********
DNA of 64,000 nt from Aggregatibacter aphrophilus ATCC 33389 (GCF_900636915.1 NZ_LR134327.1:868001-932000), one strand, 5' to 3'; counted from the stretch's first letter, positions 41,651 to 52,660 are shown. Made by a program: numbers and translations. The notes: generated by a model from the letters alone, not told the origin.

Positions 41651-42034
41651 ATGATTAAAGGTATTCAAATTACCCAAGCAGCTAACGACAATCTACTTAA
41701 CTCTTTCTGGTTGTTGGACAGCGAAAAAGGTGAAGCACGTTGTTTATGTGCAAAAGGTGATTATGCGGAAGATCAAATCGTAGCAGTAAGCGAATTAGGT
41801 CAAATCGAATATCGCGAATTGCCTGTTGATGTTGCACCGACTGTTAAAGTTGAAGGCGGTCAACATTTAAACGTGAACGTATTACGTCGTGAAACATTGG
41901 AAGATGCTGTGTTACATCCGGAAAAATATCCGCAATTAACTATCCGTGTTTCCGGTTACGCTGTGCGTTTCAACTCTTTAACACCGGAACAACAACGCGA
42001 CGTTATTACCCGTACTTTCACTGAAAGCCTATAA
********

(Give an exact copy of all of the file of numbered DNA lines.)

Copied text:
DNA of 64,000 nt from Aggregatibacter aphrophilus ATCC 33389 (GCF_900636915.1 NZ_LR134327.1:868001-932000), one strand, 5' to 3'; counted from the stretch's first letter, positions 41,651 to 52,660 are shown. Made by a program: numbers and translations. The notes: generated by a model from the letters alone, not told the origin.

Positions 41651-42034
41651 ATGATTAAAGGTATTCAAATTACCCAAGCAGCTAACGACAATCTACTTAA
41701 CTCTTTCTGGTTGTTGGACAGCGAAAAAGGTGAAGCACGTTGTTTATGTGCAAAAGGTGATTATGCGGAAGATCAAATCGTAGCAGTAAGCGAATTAGGT
41801 CAAATCGAATATCGCGAATTGCCTGTTGATGTTGCACCGACTGTTAAAGTTGAAGGCGGTCAACATTTAAACGTGAACGTATTACGTCGTGAAACATTGG
41901 AAGATGCTGTGTTACATCCGGAAAAATATCCGCAATTAACTATCCGTGTTTCCGGTTACGCTGTGCGTTTCAACTCTTTAACACCGGAACAACAACGCGA
42001 CGTTATTACCCGTACTTTCACTGAAAGCCTATAA